Finding common ground on how to prevent erosion
EIM Pipeline Supervisor-Northern Anatol Stremouchiw with NQ Dry Tropics’ Landholders Driving Change Project Manager Lisa Hutchinson.
At the Collinsville forum, back, Jessica Szalinski, Glencore, and Penelope Davis, Glencore, with Lindsay Mackie, Whitsunday Regional Council Works Supervisor Collinsville and Whitsunday Regional Council Manager Natural Resources Management Scott Hardy.
PREVENTING and managing erosion isn’t just an issue for graziers, but one for all land managers including utilities, mines, local councils and government departments.
Through its Landholders Driving Change project, NQ Dry Tropics is facilitating cross-sector collaboration in the Bowen Broken Bogie (BBB) catchment, around Bowen and Collinsville, to support a culture of stewardship that enables all land managers – grazing and non-grazing – to be effective custodians of the land.
Landholders Driving Change, a Queensland Government funded major integrated project, aims to tackle erosion and improve land management, productivity and water quality around Bowen, Collinsville and Eungella. Two forums were held in Eungella and Collinsville in March for utility companies, mines, government departments and local councils.
The aim was to come up with ideas on how to create shared accountability to adopt best practice when carrying out ‘land-disturbing activities’ such as constructing and maintaining rural roads, rail corridors, transmission pipelines, and poles and wire that transport power to homes and businesses.
The BBB catchment area is considered a high priority, having high rates of sediment loss compared to other sub-catchments in the Burdekin Dry tropics region. LDC project manager Lisa Hutchinson said the poorer soils around Bowen and Collinsville mean erosion was a problem for the region.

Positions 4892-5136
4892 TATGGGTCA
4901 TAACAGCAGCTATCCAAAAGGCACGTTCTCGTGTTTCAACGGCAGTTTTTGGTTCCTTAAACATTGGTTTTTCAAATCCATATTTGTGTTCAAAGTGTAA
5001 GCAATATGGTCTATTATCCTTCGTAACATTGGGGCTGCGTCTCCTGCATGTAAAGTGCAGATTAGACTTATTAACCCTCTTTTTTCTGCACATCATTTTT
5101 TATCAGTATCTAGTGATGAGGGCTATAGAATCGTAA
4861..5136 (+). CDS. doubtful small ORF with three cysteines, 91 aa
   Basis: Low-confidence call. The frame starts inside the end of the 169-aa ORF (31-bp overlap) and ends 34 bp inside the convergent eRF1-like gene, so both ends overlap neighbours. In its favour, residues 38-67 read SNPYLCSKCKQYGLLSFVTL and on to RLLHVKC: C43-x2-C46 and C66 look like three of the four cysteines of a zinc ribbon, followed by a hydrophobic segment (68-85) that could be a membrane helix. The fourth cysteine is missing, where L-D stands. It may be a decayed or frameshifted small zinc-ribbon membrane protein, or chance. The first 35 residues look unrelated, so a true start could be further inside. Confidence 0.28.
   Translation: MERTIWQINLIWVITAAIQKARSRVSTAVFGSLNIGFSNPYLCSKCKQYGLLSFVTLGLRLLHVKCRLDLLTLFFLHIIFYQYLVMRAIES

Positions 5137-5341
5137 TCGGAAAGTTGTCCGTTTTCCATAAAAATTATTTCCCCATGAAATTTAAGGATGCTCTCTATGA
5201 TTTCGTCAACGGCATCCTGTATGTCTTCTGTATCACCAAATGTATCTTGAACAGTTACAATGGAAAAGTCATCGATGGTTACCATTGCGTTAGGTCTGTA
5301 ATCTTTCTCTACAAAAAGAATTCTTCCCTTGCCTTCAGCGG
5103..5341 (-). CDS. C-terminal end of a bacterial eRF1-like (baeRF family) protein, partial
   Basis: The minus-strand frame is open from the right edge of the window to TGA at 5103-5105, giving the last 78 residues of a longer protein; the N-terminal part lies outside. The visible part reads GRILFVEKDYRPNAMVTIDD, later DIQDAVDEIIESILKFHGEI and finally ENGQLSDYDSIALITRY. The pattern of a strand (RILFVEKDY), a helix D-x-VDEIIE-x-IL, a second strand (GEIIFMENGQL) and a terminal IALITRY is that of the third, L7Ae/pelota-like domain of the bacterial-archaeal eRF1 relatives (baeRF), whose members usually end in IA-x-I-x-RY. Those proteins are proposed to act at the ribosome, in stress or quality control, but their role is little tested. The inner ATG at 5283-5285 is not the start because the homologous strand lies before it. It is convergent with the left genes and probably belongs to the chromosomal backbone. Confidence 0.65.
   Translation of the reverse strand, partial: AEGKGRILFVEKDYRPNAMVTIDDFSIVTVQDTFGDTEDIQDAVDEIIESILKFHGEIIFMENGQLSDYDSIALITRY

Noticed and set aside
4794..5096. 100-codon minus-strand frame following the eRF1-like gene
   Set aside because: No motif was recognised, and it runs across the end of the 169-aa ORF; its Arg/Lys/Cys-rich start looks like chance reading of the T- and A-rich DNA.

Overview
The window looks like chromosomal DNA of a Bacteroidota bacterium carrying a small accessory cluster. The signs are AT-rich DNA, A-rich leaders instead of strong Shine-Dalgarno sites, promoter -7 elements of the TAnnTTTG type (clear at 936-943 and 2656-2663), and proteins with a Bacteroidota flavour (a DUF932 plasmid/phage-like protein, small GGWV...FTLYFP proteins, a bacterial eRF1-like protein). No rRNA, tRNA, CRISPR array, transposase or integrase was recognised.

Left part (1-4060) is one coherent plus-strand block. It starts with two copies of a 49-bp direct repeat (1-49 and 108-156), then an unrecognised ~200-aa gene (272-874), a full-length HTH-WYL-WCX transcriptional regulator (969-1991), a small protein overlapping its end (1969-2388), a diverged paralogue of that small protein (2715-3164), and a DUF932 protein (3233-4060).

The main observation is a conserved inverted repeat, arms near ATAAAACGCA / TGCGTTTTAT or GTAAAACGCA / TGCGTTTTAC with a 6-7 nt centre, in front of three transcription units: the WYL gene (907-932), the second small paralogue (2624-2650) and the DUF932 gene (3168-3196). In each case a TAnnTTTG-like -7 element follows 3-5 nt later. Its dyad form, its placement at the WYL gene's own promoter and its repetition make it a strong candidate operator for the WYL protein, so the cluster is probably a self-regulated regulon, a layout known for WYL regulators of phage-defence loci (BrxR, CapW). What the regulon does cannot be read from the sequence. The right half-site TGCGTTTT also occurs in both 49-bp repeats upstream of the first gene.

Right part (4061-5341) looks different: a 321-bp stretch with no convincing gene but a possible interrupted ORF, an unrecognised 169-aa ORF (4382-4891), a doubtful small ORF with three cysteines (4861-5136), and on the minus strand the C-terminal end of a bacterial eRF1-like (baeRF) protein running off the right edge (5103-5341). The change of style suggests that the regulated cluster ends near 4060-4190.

“Graziers have been involved with the LDC from the start, designing and implementing ways to tackle erosion and improve land management, productivity and water quality,” Ms Hutchinson said.
“It’s now time to ramp up work with the rest of the land managers in the region because it has been identified that erosion and sediment control is a significant challenge for all land managers.
“The forums were positive and productive, with representatives from Ergon Energy, Powerlink, EIM, and Whitsunday Regional Council attending.
“Participants agreed to establish a set of standards for common erosion mitigation techniques that apply to all stakeholders,” she said.
Anatol Stremouchiw, EIM Pipeline supervisor-Northern, said he appreciated the opportunity to meet representatives from other organisations who worked in the region.
“The meeting allowed participants to find out what the bigger picture visions are for the LDC project,” Mr Stremouchiw said.
“Everyone appears to be interested in finding out what best practice is for the region and sharing the knowledge they have,” he said.
A centralised communication portal for land managers in the BBB will be developed to create awareness of stakeholders’ planned works and activities in the BBB, and to facilitate access to technical expertise and peer input. Public forums will also be held to inform the BBB community.
These non-grazing land managers, along with representatives from National Parks and Wildlife, and contract machinery operators, also sent 31 participants to attend Darryl Hill workshops held at Eungella Station and Collinsville last month. Mr Hill is one of only a few qualified instructors who runs workshops for soil conservation in Australia.
Through both theory and practical demonstrations, land managers gained correct knowledge, skills and management tools to understand the causes of soil erosion, how to avoid triggering additional erosion and how to ameliorate existing erosion.
Ergon Team Leader Peter Gorrie with NQ Dry Tropics’ Landholders Driving Change Project Manager Lisa Hutchinson at the Collinsville forum held for land managers who work in the Bowen and Collinsville region.